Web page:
Soon, all of the girls—that is, except one—got up and casually wandered between the tables, visiting each other, showing off their pink dresses and the Disney costumes a couple of them had worn that day, since Disney costumes are now just regular attire. They were sashaying, flipping their hair, pretending they were models, striking poses, giggling, and drinking in all of the mirth and effusive praise of the mothers, who were utterly delighted by the whole show. Costco’s warehouse lunch area had been transformed into a cement-floored catwalk for an impromptu Toddlers & Tiaras audition. The girls were having a wonderful time.

Except one. This girl was around seven or eight, and of a quieter, more introverted disposition. She had a book and was reading. I could not see the title, but it was fairly thick, and the girl seemed like she was very absorbed in it and probably a pretty good reader. She glanced up repeatedly from her book to watch the other girls—some older, some younger, one her sister—strutting, preening, and lapping up every “How beautiful!” Slowly, she pushed her book to the edge of the table where she was sitting and looked around. No one noticed. She whispered something to her mother, and her mother whispered something back.

Eventually, the girl slid the book back across her table, away from where the other girls were roaming the aisles between the tables. Now here’s where I wished I had a video camera. I will not have the words to describe this girl’s face. Crestfallen? Glum? Hurt? None of these work. Maybe…invisible. She looked like she felt invisible. She looked down at her clothes and up at the clothes of the other girls and back down at her own again. They were pink but not frilly. I realized they were what I would call play clothes, not dress-up clothes. She kept looking at the other girls getting all the attention with their swirling and twirling, knowing her own clothes would not do that.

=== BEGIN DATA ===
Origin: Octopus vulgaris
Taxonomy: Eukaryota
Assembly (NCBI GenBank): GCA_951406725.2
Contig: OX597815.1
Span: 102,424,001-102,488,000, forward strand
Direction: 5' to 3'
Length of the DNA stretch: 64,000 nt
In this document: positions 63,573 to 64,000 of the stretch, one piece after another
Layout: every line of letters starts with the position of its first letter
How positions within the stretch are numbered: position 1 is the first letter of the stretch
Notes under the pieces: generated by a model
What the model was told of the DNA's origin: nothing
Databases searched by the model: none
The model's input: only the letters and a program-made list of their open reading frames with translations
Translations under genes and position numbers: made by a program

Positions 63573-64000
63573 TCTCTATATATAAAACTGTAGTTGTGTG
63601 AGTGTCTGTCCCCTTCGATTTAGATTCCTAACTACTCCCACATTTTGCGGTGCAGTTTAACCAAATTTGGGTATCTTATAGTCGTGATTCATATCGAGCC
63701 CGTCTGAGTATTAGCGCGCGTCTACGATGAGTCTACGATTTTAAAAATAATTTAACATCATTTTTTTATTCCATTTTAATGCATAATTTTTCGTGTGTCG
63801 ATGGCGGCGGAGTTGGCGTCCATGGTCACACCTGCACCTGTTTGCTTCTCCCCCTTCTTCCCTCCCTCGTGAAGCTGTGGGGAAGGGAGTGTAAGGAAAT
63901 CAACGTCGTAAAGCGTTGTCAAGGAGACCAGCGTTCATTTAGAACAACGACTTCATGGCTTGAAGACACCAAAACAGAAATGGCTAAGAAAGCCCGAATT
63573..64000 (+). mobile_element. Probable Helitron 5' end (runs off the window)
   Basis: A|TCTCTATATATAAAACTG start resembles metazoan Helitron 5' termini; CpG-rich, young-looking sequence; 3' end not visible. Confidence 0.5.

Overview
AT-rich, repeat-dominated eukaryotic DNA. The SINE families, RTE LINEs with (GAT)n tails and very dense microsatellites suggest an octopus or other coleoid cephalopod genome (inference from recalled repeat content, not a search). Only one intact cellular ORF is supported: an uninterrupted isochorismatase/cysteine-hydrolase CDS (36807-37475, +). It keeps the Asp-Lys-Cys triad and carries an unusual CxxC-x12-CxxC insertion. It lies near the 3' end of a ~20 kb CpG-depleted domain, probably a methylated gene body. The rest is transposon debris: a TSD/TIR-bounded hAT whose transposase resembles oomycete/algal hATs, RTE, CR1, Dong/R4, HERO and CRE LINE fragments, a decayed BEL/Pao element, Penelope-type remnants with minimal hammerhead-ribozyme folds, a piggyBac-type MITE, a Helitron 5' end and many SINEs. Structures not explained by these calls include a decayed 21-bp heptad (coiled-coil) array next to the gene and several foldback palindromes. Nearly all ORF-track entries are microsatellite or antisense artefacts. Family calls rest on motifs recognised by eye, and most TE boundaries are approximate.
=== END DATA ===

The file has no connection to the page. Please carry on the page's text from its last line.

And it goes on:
She was ignored by all of the other girls and other mothers except her own. Apparently, her lack of proper attention to her own femininity was a tragedy for everyone else — innocent bystanders were being robbed in broad daylight of their God-given right to observe her in pink tulle, primping and sashaying in some big-box fashion show of this decade’s new essential girlwear.

I wanted to hug that girl, who is so much like my own daughter, and like I was as a child, and say, “Wow, that’s quite a book you’ve got there! What are you reading?”

Just at that moment the girl’s father came over, along with a boy who was clearly her brother. The boy had a Harry Potter book under his arm—that much was obvious. The father said to his wife, “I got a good spot out front. Are you ready to go?” The mother nodded and started to clean up the paper plates and soda cups on the table. The girl with the book got up and walked towards her dad. One of the other mothers said to her brother, “Wow, you’re a smart boy reading Harry Potter!”

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A big thank you to Lori Day for sharing her insightful experience with the Redefine Girly blog.

Tune in tomorrow for Part 2!

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Lori Day

 

Lori Day is an educational psychologist and consultant with Lori Day Consulting in Concord, MA, having worked previously in the field of education for over 25 years in public schools, private schools, and at the college level. She writes and blogs about parenting, education, children, gender, media, and pop culture. You can connect with Lori on Facebook, Twitter, or Google+.

 

Book Review: Abby’s Adventures “Picture Day and the Missing Tooth”

"Picture Day...and the Missing Tooth!" by Suzanne Ridolfi